The Parliamentary Joint Committee on Intelligence and Security (PJCIS) today released its report on the government’s proposed metadata retention laws.
The report makes a number of recommendations to revise and clarify the proposed bill, including:
offering monetary compensation for service providers to cover the costs of implementing the scheme
limiting the discretionary powers of the Attorney-General in making changes to the bill once it’s passed
preventing the stored metadata from being used as a part of civil litigation and
that more consideration is needed regarding how to protect press freedom and anonymous sources.
We asked a panel of experts to provide their thoughts on the implications of the report and its recommendations.
Angela Daly, Research Fellow in Media and Communications Law at Swinburne University of Technology
While the PJCIS’s recommendations are to be welcomed because they clarify the data retention scheme, build in some procdural safeguards and go some way to ensuring the data will be secure, serious problems remain with the scheme.
The fact that all Australians' data will be stored means this remains a mass surveillance programme which interferes with the privacy of millions of completely law-abiding people in a very intrusive and totally disproportionate way.
The doubts that international experience cast over the effectiveness of a mass data retention scheme in achieving its stated purpose (to keep Australians safe against serious crime and terrorism) have not been addressed at all.
We still do not know how much all of this will cost or precisely what data about Australian internet users will be retained, but it seems that a huge amount of money will be invested to set up a scheme which is likely to be ineffective in keeping us safe, yet will be extremely intrusive of our privacy online.
It also seems that experience from other parts of the world, especially the European Union, whose own mass data retention scheme was invalidated last year for being a disproportionate interference with the privacy of millions of law-abiding Europeans, has been completely ignored.
Ironically the UK’s data retention scheme has been pointed to in the report as representing best practice when actually it is under challenge for its incompatibility with the right to privacy.
A strong, evidence-based case for why mass data retention is necessary in Australia has still not been made. And in its absence, these data retention proposals remain an expensive, intrusive and ineffective folly for the Australian government and opposition to pursue.
Adam Henschke, Postdoctoral Research Fellow at Australian National University
Many of these recommendations seem to be reasonable. My question is focused on the statement “the Government make a substantial contribution to the upfront capital costs of service providers implementing their data retention obligations.”
I question whether the government plans to outline a similar set of surety for government/security departments. That is, the prime minister has said retention will cost approximately A$400 million per year. And if the government is making a substantial contribution, from where is that money coming?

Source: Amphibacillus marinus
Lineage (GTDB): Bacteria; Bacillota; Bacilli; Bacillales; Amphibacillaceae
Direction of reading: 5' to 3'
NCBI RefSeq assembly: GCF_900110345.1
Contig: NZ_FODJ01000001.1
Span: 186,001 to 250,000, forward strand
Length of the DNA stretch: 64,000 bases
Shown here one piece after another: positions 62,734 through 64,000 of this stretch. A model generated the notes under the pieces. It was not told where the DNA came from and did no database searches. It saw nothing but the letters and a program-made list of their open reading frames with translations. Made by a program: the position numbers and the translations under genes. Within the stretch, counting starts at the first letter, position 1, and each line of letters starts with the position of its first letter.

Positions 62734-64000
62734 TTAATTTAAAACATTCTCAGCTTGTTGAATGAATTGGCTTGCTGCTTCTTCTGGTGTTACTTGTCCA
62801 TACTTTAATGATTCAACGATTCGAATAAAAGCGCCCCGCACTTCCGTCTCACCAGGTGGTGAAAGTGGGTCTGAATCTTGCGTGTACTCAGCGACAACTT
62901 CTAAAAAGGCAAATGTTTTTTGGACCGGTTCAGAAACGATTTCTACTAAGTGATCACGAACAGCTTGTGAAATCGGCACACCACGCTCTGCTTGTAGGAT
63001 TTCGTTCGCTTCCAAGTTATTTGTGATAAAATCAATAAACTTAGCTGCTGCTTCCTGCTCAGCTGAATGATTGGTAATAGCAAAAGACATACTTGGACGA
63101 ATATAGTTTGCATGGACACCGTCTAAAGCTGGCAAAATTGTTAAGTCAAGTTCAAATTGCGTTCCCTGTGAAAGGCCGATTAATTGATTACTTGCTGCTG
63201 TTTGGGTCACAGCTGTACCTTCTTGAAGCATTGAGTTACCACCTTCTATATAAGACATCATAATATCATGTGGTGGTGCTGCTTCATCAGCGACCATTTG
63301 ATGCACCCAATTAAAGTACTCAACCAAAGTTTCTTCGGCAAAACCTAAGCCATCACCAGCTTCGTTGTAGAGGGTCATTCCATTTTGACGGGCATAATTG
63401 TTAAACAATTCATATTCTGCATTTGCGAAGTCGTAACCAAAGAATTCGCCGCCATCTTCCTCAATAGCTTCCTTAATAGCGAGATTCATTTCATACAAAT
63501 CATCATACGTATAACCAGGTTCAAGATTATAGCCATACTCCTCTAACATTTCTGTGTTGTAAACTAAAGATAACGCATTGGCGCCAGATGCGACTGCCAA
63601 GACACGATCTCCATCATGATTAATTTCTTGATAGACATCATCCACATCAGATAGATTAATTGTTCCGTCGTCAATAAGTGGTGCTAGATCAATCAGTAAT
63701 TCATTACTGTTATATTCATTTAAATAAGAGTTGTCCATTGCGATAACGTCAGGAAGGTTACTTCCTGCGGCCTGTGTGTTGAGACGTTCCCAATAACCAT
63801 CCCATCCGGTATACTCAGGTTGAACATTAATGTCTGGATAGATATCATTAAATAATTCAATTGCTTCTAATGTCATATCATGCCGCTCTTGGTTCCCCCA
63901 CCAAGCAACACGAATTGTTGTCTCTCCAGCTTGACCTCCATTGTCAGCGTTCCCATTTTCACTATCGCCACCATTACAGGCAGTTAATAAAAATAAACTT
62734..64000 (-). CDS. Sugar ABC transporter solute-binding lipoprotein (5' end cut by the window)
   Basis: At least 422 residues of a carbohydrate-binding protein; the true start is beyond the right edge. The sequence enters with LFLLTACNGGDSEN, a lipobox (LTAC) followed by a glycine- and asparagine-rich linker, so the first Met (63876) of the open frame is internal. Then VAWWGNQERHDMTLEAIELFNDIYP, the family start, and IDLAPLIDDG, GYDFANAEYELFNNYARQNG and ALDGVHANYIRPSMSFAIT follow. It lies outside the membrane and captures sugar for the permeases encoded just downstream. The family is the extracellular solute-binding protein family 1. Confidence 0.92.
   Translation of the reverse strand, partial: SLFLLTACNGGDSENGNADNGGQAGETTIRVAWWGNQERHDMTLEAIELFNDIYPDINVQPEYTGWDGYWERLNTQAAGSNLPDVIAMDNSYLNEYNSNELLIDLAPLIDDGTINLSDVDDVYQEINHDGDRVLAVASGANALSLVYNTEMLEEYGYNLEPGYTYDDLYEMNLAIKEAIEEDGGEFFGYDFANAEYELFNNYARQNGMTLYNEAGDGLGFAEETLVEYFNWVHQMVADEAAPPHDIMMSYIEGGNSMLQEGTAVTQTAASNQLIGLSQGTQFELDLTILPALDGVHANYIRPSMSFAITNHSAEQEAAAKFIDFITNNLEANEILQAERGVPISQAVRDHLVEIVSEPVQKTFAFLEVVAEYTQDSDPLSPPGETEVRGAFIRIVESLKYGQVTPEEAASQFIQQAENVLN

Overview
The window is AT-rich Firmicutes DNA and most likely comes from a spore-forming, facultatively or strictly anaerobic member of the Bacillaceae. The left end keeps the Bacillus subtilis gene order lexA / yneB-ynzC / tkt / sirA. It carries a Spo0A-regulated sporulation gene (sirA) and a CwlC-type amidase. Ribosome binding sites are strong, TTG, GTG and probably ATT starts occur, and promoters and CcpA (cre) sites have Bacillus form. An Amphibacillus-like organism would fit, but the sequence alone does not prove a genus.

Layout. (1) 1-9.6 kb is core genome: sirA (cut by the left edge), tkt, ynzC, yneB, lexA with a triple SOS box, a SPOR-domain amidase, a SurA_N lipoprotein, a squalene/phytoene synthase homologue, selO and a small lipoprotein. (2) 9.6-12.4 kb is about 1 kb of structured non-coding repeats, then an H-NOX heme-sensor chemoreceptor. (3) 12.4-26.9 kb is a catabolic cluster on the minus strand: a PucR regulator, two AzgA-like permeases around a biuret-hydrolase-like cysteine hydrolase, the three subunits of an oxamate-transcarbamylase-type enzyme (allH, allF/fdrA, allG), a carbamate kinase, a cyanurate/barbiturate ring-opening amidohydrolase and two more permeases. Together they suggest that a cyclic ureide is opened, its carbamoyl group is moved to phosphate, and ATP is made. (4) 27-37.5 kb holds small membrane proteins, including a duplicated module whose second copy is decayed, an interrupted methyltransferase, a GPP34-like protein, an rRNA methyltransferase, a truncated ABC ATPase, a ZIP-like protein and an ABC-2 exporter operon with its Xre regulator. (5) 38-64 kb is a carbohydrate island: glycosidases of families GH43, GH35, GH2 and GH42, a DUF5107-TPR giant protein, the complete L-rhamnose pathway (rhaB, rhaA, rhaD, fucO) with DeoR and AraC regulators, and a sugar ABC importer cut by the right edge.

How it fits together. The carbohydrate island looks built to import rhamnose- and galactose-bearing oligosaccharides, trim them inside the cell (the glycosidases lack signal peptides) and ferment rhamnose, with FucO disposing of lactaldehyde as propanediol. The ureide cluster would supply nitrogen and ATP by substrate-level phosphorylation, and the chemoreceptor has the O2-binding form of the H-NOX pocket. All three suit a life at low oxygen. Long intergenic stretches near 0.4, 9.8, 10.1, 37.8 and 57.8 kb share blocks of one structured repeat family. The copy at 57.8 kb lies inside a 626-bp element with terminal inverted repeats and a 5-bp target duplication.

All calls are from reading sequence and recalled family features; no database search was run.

Underpinning this concern is a question of cost-effectiveness. Given the vast cost of this program, it vital that we know how effective it is at reducing and/or investigating the serious crimes it intends to impact.
Moreover, I’d suggest that there needs to be some way of measuring this effectiveness against more traditional policing/national security activities. If it comes to light that the metadata retention is diverting a great amount of resources from more effective practices, we ought to seriously reconsider the retention of metadata.
Philip Branch, Senior Lecturer in Networking and Telecommunications at Swinburne University of Technology
The committee has recommended that the data set to be retained be listed in the primary legislation (with a mechanism for emergency and temporary inclusion for additional data items if needs be).
There’s also a recommendation that civil litigants be excluded from accessing it, restricting access for criminal investigations. The risk to journalism is also acknowledged and is to be investigated by another committee.
I think these are welcome developments, particularly including the dataset within the primary legislation. All through this whole process it has been immensely frustrating that we really don’t know what exactly is to be retained. The word “metadata” alone tells us very little.
I think that the data set needs to be made public as soon as possible and sufficient time be allowed for discussion before it be passed. I have particular concerns about the “messaging” data, but because we haven’t known what the data set is to be, all discussion so far has been built on speculation. It would be wrong to rush the bill through parliament without allowing time for proper analysis when we finally do get to know what is actually being proposed.
This article was originally published on The Conversation. Read the original article.